Other formats

    TEI XML file   ePub eBook file  


    mail icontwitter iconBlogspot iconrss icon

War Economy

Accommodation for Directed Workers

Accommodation for Directed Workers

When direction of a worker involved a change in location, there was often difficulty in finding suitable living accommodation, and in some areas the Government had to meet the situation by providing hostels. Towards the middle of 1942 a number of the women workers directed to essential industry in the Wellington area were unable to find lodgings. The National Service Department wrote:1

‘Particular difficulty was encountered during 1942 and 1943 in directing female workers to employment in munitions and other essential industries, particularly in the Hutt Valley. Shortage of accommodation in this area was acute, and the Department found it necessary to establish several hostels for workers in essential industries. The first of these was constructed at Woburn, Lower Hutt, by arrangement with the Housing Department in 1943, and was designed to accommodate some 360 girls who, for the most part, comprised girls directed to munitions employment in Petone.’

Camps, which came to be known as Defence Workers' Camps, were provided for men in the Wellington district. The first was constructed to meet accommodation problems when men were brought into Wellington for the urgent repair of damage caused by earthquake in June 1942. Camps to accommodate 120 men were erected at Rongotai, Wakefield Park, and on the Basin Reserve, and were quite well run, except that there was some laxity in collecting the value of board from the men or their employers.2

The earthquake damage work was mainly chimney repairs. As this work eased off, men were drafted to defence construction in and around Wellington. Several additional workers' camps were erected in Wellington and in the Hutt Valley, and there were soon nearly a dozen camps in the Wellington area, providing accommodation in all for about 800 men. These camps remained in operation to meet the peak of defence construction work, but went out of use as this work tapered off. By the middle of 1944 only three camps remained, catering for some 460 men. In the later war years, other war workers were admitted to the camps, as well as technical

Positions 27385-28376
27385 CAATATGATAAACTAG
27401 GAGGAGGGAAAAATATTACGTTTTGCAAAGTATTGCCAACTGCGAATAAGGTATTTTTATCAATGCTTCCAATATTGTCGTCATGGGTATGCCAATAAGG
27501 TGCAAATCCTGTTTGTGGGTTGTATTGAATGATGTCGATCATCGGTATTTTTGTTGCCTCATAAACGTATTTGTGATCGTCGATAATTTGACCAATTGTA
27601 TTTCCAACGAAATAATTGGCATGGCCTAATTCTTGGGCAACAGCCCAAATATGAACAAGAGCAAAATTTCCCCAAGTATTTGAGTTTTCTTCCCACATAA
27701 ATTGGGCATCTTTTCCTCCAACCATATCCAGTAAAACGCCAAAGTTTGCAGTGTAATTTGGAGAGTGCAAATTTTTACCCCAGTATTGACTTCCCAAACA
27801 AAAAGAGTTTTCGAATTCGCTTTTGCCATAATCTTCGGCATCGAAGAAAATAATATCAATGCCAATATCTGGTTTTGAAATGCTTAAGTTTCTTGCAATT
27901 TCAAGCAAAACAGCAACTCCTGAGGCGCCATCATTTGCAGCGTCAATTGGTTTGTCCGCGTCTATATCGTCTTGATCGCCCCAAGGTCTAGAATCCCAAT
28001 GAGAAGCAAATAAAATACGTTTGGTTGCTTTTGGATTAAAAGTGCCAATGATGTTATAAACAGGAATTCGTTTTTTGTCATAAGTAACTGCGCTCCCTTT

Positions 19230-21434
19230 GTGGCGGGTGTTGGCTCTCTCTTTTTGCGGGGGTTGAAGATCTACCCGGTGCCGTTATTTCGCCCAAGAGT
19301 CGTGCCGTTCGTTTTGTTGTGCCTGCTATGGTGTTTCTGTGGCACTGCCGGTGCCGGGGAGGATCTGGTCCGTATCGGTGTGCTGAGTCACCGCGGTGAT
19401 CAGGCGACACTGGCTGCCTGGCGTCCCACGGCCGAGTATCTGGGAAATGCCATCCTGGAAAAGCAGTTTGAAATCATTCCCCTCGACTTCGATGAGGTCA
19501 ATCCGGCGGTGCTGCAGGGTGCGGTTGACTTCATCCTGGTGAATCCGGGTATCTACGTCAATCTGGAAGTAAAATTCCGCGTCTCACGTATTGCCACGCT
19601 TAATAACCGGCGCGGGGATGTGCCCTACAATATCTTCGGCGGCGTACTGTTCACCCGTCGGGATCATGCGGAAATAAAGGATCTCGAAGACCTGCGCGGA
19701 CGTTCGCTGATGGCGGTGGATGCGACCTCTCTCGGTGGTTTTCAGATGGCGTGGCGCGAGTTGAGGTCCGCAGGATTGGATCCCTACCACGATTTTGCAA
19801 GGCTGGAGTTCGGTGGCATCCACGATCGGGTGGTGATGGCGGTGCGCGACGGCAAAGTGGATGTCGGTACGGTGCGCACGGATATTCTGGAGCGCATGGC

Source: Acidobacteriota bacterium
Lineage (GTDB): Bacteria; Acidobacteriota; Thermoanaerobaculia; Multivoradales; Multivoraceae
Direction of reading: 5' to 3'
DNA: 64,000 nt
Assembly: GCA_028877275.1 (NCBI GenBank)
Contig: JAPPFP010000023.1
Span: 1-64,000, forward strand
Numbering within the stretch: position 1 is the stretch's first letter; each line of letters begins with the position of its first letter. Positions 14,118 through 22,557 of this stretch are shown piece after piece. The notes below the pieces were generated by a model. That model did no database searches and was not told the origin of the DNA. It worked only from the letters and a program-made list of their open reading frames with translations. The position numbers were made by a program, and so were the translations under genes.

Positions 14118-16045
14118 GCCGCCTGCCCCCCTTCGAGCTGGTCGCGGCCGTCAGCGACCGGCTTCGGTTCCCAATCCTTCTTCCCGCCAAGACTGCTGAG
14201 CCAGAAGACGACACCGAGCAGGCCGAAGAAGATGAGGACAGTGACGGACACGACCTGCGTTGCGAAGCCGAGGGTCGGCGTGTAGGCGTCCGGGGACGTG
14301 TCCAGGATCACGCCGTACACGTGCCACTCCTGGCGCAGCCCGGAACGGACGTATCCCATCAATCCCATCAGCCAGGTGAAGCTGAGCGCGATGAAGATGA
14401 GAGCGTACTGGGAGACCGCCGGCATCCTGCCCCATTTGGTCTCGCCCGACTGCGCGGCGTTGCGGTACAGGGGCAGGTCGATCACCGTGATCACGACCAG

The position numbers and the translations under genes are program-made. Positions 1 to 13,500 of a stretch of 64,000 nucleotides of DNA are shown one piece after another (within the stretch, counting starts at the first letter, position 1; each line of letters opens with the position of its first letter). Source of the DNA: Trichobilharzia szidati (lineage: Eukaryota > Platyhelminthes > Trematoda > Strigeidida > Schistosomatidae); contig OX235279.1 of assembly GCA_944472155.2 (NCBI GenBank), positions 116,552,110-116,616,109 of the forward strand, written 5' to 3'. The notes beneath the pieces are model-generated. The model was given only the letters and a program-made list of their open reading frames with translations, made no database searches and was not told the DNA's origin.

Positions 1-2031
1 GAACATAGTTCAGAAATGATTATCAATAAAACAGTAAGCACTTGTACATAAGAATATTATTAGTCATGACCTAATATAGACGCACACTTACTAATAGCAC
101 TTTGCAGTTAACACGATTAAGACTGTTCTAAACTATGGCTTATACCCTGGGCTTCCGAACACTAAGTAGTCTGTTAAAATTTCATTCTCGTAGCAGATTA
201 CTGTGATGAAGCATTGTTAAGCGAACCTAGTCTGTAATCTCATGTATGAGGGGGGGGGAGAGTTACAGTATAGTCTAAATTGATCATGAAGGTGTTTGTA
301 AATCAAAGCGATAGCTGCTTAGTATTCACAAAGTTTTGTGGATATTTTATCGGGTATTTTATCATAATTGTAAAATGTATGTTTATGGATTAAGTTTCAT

1 Parliamentary Paper H-11a, Report of the National Service Department, 1945, p. 42.

2 Official War History of the Public Works Department, Vol. IV, p. 797.

page 455 trainees with the Rehabilitation Department. Camps were also set up in Auckland, chiefly to accommodate men directed to employment in freezing works.

There was some criticism of the management of hostels and camps. In particular, there were complaints about delays in providing equipment and essential facilities in some of the women's hostels. But the hostels and camps provided a reasonable standard of accommodation, and played a most important part in facilitating the direction of labour to localities where it was most urgently needed.

After the war, the National Service Department became the National Employment Service, and retained a number of camps for its more general peacetime work of assisting towards full employment. In its 1946 annual report,1 it listed the following camps as in operation at 31 March:

Auckland district –
Waikaraka Park Camps 220
Avondale Camp 220
Wellington district –
Naenae Camp, Lower Hutt 300
Hataitai Camp, Wellington 220
Woburn Hostel, Lower Hutt 264
Orient Hostel, Wellington 80
Public Service Hostel, Wellington 98

1 Parliamentary Paper H-11a, p. 66.